I must confess to puzzlement about how much the traditional media is approaching social media. Instead of using it to deepen its own coverage, since website space is less dear than newsprint, and the reach unfettered by geography and logistics, some papers undermine their own print versions in their race to populate a Twitter feed. The New York Times, inexplicably, shares virtually all of their Sunday arts coverage through Twitter two or three days before the Sunday paper is out, rendering the section old news by the time it appears fully online or (yes, I’m old) on my doorstep.
I will say I’m intrigued by critics like Marks or the prolific Terry Teachout, who will actively engage with their readers on social media, breaking down the ivory tower mentality cherished by critics only a generation ago. The idea that critics will interact with individuals, and perhaps artists, in a public forum, is tremendously exciting to me, and may well be the best thing to happen to artist/critic relations in many years. Indeed, might early tweets result in critics getting feedback and perspective before their final verdict is rendered?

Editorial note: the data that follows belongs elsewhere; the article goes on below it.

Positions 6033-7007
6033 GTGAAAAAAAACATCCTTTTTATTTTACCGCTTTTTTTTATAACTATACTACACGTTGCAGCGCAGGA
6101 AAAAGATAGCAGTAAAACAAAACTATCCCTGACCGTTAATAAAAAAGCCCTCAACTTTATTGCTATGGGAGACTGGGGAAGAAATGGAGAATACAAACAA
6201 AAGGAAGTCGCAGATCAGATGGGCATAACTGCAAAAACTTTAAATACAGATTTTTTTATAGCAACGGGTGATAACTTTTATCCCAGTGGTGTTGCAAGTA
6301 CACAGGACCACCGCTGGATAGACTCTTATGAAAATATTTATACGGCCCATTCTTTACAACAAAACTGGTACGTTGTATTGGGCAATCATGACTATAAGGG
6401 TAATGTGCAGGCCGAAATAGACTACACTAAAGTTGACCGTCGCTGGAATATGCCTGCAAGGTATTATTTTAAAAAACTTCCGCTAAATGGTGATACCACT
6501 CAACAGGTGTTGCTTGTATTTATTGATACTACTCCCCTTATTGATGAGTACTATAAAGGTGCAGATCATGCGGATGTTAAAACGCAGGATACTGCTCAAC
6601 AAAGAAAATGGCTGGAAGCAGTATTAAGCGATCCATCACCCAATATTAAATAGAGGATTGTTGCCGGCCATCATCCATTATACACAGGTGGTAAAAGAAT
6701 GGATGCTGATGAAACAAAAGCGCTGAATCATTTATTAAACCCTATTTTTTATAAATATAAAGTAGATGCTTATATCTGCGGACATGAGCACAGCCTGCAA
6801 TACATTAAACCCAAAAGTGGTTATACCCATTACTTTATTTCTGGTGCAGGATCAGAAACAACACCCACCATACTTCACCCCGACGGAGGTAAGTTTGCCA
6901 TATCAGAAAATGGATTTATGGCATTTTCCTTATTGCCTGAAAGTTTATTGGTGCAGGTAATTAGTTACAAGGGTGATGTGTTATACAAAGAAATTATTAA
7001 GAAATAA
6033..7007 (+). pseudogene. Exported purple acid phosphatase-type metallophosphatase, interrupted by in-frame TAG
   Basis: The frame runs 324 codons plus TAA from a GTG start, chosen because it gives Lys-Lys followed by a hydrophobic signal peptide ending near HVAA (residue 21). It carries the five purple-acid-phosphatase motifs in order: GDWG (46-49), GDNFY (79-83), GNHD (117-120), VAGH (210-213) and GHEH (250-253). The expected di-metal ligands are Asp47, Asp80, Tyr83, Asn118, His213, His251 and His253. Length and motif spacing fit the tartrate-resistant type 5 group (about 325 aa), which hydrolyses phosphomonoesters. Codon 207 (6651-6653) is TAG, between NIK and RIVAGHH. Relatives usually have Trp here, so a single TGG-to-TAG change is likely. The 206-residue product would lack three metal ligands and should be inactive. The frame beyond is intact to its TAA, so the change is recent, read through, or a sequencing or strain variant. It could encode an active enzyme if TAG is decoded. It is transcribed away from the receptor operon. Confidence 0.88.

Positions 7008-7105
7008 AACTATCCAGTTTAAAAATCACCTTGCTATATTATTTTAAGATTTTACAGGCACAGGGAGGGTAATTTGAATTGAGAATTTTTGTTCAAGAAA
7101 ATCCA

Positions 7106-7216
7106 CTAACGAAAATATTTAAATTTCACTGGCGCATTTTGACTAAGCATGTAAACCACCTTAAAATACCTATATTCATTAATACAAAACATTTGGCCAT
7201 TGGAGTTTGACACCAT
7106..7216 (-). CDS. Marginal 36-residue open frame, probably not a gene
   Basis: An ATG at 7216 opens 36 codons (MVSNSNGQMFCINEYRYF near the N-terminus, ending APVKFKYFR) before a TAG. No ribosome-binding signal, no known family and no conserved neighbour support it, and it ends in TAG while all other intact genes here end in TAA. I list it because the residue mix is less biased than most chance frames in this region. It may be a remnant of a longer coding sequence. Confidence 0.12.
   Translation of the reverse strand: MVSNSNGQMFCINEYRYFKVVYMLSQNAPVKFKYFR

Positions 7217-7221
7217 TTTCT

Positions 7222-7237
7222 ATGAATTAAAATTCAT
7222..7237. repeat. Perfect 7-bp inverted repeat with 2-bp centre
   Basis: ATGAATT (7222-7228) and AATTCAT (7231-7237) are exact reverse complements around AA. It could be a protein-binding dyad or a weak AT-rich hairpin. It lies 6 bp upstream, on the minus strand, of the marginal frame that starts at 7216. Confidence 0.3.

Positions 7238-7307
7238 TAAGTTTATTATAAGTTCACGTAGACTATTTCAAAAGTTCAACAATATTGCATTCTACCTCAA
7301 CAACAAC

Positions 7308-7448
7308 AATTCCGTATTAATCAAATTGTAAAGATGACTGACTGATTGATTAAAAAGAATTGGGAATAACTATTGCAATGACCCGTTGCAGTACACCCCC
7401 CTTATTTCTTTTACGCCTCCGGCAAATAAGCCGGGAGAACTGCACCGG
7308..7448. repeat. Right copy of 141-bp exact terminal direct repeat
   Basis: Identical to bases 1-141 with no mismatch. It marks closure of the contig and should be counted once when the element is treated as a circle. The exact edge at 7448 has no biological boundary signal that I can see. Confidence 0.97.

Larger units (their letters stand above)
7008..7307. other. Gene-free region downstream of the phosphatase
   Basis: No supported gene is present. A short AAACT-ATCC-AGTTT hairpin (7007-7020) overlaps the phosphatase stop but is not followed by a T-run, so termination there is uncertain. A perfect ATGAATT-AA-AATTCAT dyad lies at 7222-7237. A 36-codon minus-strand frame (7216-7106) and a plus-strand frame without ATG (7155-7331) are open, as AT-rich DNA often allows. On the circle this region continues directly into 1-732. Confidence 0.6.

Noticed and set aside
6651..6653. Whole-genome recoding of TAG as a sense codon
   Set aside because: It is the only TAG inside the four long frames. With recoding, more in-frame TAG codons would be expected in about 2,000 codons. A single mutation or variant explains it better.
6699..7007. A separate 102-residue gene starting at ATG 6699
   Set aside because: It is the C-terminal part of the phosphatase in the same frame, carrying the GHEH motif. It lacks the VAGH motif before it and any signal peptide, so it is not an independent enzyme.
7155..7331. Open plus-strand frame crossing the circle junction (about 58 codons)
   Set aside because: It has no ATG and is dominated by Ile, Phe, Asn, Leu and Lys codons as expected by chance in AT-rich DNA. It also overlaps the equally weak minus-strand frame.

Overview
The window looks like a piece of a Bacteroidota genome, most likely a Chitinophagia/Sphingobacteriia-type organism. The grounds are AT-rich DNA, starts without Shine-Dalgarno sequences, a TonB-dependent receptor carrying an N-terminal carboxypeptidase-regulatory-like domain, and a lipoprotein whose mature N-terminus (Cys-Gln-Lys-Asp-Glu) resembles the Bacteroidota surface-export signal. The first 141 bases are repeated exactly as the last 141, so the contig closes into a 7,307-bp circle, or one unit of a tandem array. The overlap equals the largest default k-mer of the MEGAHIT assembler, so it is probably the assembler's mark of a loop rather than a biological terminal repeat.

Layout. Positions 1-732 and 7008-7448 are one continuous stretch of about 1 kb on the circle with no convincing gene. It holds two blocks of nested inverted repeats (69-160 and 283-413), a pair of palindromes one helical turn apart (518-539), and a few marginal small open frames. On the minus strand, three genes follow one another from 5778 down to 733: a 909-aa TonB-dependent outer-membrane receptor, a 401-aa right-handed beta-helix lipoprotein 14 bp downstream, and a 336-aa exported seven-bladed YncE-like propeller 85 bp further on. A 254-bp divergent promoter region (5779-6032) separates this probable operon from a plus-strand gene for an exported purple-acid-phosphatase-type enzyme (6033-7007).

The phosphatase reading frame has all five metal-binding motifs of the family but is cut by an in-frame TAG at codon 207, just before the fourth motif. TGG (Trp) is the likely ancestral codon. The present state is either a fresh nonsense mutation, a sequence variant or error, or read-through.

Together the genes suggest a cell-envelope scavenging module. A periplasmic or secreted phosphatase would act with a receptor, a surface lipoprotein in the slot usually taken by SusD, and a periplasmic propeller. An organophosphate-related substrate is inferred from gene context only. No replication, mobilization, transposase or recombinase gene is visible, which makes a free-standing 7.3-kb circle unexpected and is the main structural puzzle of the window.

As for the embargo: I think it has begun to crumble and that erosion will only accelerate as every single person who cares to becomes their own media mogul and true stars of the medium begin to achieve influence akin to that afforded by old media. I say, as long as the artists’ work is done, let’s be happy that the press is so eager to cover us. But I caution the press not to be so eager to adopt the new paradigm that they undermine themselves, leading to ever-briefer, ever-more-marginalized assessments of artists’ work.